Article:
Is there a "Large Scale Python Software Design" ?
dave at pythonapocrypha.com
Tue Oct 19 14:56:58 EDT 2004
Andreas Kostyrka wrote:
> On Tue, Oct 19, 2004 at 07:16:01AM -0700, Jonathan Ellis wrote:
>>Testing is good; preventing entire classes of errors from ever
>>happening at all is better, particularly when you get large. Avoiding
>>connectedness helps, but that's not always possible.
> What classes of errors are completely avoided by "static typing" as
> implemented by C++ (Java)?
I'm curious as well, because from what I've seen, the classes of errors "caught"
are (1) a subset of the higher-level (e.g. algorithmic and corner-case) errors
caught by good testing anyway, (2) much more common in code written by
lazy/underexperienced developers who are already considered a liability, and (3)
caused in part by complexities introduced by the language itself*.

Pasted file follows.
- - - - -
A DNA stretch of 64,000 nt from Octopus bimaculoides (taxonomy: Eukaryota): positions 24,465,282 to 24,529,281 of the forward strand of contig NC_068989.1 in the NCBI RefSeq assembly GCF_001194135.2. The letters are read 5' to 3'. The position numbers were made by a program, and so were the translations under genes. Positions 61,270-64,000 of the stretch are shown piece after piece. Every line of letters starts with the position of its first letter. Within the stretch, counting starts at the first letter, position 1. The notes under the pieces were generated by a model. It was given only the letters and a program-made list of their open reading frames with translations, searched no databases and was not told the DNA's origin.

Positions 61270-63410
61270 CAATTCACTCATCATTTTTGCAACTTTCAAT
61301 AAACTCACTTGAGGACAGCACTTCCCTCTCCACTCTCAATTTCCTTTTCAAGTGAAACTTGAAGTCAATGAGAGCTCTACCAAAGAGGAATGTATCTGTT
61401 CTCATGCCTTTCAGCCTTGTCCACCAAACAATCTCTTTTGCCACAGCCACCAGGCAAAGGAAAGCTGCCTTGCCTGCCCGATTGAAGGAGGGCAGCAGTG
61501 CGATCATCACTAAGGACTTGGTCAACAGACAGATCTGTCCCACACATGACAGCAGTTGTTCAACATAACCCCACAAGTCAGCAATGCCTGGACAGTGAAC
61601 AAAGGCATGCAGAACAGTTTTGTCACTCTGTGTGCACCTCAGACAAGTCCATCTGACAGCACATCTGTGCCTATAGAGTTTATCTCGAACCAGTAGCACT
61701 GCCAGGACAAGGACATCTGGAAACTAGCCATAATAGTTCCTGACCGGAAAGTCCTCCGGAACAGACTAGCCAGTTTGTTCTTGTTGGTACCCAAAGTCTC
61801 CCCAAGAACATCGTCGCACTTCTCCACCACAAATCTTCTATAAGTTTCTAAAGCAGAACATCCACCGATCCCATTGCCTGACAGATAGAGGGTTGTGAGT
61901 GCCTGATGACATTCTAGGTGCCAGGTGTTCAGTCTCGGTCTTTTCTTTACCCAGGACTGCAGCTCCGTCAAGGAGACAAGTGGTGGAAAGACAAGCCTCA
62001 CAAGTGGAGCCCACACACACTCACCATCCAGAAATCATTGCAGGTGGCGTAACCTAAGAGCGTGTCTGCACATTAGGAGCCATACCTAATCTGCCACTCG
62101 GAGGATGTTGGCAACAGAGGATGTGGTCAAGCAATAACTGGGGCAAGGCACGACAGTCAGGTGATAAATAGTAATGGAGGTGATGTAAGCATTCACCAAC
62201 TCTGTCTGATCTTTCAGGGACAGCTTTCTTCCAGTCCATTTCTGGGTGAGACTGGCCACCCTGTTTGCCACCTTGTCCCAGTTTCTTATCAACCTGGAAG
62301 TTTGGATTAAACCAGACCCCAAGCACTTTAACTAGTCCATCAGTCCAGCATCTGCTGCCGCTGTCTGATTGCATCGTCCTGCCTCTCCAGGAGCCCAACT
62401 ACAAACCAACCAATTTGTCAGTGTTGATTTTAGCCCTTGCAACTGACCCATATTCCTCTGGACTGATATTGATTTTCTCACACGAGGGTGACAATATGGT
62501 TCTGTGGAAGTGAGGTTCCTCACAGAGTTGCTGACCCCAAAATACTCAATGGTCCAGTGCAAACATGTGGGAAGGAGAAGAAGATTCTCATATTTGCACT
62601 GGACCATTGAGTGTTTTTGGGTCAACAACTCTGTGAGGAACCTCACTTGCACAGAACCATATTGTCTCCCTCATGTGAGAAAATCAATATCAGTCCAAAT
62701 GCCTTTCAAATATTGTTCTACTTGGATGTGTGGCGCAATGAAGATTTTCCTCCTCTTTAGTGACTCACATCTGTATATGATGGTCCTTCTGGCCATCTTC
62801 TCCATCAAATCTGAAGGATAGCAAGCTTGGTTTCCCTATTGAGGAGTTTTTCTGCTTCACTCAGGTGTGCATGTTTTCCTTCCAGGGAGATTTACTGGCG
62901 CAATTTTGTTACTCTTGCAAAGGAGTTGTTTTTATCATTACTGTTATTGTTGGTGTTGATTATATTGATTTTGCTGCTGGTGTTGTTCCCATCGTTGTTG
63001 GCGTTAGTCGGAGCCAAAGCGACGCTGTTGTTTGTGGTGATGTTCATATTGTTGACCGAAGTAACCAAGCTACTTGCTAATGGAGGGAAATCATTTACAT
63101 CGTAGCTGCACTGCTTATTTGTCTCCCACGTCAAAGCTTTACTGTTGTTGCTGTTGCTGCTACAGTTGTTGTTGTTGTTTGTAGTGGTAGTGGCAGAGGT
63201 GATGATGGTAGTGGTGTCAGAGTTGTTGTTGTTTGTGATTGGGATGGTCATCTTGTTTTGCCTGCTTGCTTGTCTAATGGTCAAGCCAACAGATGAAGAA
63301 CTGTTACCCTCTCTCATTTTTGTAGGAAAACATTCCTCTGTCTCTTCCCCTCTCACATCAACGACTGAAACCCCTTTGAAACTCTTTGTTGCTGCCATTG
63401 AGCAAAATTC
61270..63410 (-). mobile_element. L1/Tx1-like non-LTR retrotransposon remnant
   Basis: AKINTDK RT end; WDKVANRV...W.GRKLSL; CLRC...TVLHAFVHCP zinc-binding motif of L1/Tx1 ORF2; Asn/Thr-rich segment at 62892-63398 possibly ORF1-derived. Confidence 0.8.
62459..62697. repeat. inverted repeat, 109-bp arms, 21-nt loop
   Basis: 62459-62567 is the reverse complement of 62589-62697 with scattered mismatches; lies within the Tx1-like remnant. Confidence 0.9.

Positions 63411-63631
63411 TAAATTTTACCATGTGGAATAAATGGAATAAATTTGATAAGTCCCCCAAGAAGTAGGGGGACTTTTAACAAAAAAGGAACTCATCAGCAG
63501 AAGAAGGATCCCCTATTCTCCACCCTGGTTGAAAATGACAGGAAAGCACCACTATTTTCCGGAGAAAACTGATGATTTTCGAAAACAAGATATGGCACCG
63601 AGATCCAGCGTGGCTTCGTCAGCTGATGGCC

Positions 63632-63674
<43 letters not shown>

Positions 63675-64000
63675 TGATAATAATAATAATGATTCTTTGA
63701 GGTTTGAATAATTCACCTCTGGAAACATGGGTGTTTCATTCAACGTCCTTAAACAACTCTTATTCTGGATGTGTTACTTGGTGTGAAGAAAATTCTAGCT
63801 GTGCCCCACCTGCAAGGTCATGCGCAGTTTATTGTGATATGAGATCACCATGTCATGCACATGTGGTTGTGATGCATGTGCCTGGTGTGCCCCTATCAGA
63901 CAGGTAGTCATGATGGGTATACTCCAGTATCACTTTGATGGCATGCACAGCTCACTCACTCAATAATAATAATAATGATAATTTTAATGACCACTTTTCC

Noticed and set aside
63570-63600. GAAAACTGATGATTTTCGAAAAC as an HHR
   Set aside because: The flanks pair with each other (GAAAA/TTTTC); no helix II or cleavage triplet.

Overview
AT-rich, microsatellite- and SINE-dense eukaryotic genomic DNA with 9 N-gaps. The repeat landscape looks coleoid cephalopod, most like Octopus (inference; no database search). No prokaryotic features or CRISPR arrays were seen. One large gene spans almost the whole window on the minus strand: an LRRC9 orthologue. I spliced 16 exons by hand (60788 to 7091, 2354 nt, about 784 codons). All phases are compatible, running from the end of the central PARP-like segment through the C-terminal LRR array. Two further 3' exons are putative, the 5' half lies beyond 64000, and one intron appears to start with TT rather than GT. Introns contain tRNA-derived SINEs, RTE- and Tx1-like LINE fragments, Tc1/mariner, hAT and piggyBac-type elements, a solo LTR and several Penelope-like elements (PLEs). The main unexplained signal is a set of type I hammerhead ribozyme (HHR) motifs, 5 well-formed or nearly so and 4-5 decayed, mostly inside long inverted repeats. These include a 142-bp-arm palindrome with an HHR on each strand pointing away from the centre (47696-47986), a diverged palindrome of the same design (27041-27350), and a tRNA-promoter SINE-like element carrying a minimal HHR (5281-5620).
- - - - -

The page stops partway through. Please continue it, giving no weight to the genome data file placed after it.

More modern/advanced static type systems that let you actually get into the
semantics of the program (as opposed to just deciding which predefined type
bucket your data fits in) may help, but IMO the jury's still out on them (partly
due to complexity, and partly due to _when_ in the development process they must
be defined - perhaps that's the root problem of some static type systems - they
make you declare intent and semantics when you know the _least_ about them!
Consider the parallels to available knowledge in compile-time versus run-time
* A trivial example:When programmers need to count something, rarely do they
care about unsigned vs signed or short vs normal vs long vs longlong, and yet in
something like C++ they are _constantly_ making this decision.
Another: in Java, every exception that can be thrown must be mentioned in the
code every step of the way - a maintenance nightmare, not to mention the utter
distraction during development.
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